The head of the Tokyo Stock Exchange sees a “realistic” opportunity that trading hours will be extended, as the bourse deepens discussions over the merits of a longer cash-equity trading day.
Hiromi Yamaji, the president of the exchange, told Bloomberg TV in an interview on Monday that it looks more feasible to extend hours than the last time the issue was debated in 2014. Then, a mooted evening session was shelved amid opposition from brokerages.
“I feel that the trading hour extension looks more realistic than the last time we discussed,” Yamaji said in the interview. The Tokyo Stock Exchange has formed a working group to debate if trading hours can be lengthened past the current 3 p.m. close, which would be the first extension in more than a decade.
Tokyo has one of the shortest trading days of major world exchanges, with a total of just five hours available. Yamaji said a variety of opinions have been raised by the members of the group, including the impact on post-market processes, and cautioned he didn’t know how long any extension would be.
Formerly the head of the Osaka Exchange, Yamaji is a veteran of Nomura Holdings Inc., and took over as head of the Tokyo Stock Exchange in April, after an unprecedented all-day trading outage in October cost his predecessor his job.
Here are the other key comments from the interview with Yamaji:
Tokyo has struggled to attract major foreign listings over the years, but Yamaji said firms should consider the appeal of Japan’s “fair and open” markets.
“Japan has a very stable democratic government, and our regulation is also very stable,” he said, hailing the high liquidity available in Tokyo. “You don’t have any other markets like this in Asia.”
Japan has been pitching its capital markets in an attempt to lure operations to Tokyo from Hong Kong, sensing that Beijing’s tightening grip on the city may be an opportunity to build the Japanese capital’s reputation as an international financial hub.
Yamaji said Tokyo’s IPO market had been strong in the last few years, with multiple Asian firms from outside Japan going public this year, including Taiwan-based Appier Group Inc. and Omni-Plus System Ltd., a Singapore-based supply chain management company.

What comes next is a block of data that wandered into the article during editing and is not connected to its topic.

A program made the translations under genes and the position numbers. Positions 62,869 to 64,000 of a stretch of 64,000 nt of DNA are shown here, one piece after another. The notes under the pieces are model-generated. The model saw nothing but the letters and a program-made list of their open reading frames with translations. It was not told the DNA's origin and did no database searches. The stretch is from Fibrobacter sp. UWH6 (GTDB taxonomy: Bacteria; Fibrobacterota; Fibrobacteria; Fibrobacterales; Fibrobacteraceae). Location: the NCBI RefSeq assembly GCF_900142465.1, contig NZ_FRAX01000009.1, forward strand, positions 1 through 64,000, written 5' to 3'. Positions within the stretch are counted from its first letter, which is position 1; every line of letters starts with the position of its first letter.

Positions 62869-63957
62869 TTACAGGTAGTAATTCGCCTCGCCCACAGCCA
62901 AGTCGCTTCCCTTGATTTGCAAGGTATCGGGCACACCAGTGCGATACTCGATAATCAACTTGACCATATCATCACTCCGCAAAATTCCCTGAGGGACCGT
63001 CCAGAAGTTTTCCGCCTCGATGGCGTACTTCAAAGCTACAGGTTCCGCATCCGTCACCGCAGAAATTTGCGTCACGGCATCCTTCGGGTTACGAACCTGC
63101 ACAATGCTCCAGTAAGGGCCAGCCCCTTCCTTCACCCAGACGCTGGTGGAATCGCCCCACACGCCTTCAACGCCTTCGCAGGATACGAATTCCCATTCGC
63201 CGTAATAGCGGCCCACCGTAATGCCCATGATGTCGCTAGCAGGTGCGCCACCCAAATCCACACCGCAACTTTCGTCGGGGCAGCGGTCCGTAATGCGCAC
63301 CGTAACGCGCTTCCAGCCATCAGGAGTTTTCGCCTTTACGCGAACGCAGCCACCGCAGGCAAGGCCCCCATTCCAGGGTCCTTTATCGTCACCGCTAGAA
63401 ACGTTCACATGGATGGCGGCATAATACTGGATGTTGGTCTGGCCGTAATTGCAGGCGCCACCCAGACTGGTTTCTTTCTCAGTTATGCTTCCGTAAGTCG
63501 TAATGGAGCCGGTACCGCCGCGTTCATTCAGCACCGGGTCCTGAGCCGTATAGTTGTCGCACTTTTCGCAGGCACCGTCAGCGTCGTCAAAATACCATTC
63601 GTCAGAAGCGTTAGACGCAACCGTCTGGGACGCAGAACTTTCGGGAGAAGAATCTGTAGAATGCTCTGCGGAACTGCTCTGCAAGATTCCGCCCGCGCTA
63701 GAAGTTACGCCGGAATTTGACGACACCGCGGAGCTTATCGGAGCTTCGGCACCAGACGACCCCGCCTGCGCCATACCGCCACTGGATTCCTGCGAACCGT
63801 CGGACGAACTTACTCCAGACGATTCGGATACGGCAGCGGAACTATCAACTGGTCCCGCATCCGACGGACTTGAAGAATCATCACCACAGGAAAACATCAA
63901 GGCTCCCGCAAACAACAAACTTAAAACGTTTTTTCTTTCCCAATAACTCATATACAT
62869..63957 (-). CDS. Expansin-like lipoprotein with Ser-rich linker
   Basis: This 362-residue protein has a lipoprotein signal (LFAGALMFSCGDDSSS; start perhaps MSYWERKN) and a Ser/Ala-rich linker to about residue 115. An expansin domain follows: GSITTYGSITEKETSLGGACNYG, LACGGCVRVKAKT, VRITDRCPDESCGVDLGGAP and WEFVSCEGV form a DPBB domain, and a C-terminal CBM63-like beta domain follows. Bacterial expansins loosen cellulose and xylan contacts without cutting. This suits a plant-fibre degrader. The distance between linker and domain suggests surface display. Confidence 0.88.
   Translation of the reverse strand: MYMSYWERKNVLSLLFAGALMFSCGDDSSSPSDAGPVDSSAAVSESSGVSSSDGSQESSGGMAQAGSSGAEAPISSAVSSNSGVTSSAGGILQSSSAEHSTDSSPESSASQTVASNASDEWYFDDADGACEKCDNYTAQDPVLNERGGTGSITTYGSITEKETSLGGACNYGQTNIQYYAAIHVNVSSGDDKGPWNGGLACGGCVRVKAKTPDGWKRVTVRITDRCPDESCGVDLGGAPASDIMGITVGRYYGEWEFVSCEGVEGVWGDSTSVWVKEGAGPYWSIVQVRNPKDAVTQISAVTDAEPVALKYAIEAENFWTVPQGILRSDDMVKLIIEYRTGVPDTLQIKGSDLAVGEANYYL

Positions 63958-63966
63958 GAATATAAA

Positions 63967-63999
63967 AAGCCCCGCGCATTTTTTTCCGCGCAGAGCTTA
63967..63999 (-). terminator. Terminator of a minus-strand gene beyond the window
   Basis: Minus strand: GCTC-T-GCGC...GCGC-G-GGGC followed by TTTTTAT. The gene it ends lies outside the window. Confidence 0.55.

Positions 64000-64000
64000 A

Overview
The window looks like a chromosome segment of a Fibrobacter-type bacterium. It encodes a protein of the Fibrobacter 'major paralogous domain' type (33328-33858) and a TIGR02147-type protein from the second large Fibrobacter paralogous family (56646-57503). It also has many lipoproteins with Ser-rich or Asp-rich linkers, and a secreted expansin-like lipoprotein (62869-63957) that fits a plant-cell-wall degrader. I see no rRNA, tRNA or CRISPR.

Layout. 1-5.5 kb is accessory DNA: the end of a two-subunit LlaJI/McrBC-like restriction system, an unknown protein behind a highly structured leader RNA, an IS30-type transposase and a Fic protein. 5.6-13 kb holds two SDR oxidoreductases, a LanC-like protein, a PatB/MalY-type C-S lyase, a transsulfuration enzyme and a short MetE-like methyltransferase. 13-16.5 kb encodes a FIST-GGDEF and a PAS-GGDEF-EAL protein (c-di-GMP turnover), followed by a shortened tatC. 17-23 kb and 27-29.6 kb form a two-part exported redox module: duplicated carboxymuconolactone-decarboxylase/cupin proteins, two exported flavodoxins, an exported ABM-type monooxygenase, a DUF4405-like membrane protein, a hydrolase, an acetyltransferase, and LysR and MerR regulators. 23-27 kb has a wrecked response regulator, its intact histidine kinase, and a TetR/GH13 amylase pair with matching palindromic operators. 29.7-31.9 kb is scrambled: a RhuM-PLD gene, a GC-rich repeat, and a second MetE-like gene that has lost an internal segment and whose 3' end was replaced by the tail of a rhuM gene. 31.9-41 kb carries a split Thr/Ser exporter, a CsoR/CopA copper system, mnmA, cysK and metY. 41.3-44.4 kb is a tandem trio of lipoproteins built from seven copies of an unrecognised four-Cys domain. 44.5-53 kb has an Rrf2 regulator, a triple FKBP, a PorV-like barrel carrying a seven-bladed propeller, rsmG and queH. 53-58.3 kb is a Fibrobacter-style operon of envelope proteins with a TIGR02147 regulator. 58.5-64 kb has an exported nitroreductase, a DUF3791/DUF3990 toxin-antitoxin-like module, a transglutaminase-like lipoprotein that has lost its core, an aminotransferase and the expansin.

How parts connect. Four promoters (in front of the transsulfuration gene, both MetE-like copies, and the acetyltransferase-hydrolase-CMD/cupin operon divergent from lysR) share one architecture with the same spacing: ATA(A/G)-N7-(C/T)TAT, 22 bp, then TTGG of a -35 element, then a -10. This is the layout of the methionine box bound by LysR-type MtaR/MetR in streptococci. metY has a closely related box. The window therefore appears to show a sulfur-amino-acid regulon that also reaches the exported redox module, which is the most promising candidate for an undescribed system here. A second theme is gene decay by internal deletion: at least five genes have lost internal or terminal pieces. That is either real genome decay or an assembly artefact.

An explosive report that found Toshiba Corp. sought help from the Japanese government to influence a key shareholder vote has again spurred criticism over corporate governance in the country. Yamaji said the exchange was closely watching the impact of the issue on foreign investors’ perception of Japanese markets.
“We have been watching the Toshiba situation carefully especially since the independent report came out,” Yamaji said. “If this Toshiba issue has a negative impact over the flow of investment by overseas investors, that’s not good for the Japanese capital markets.”
The Tokyo Stock Exchange is slated to hold a dramatic market shakeup next year, with the current First Section to be replaced by a trimmer “Prime” segment of blue-chips, in addition to a start-up market and a grouping for companies that fall in between. Some market watchers have voiced concern that the reform could be a missed opportunity, but Yamaji said the reform was a beginning, rather than an end.
“It’s very important to remember that this market reorganization is not the final one,” Yamaji said. “It’s just a first step to transform the TSE.” By switching to three market segments with clearly defined concepts, the bourse aims to build a “market of choice for domestic and overseas investors,” he said.
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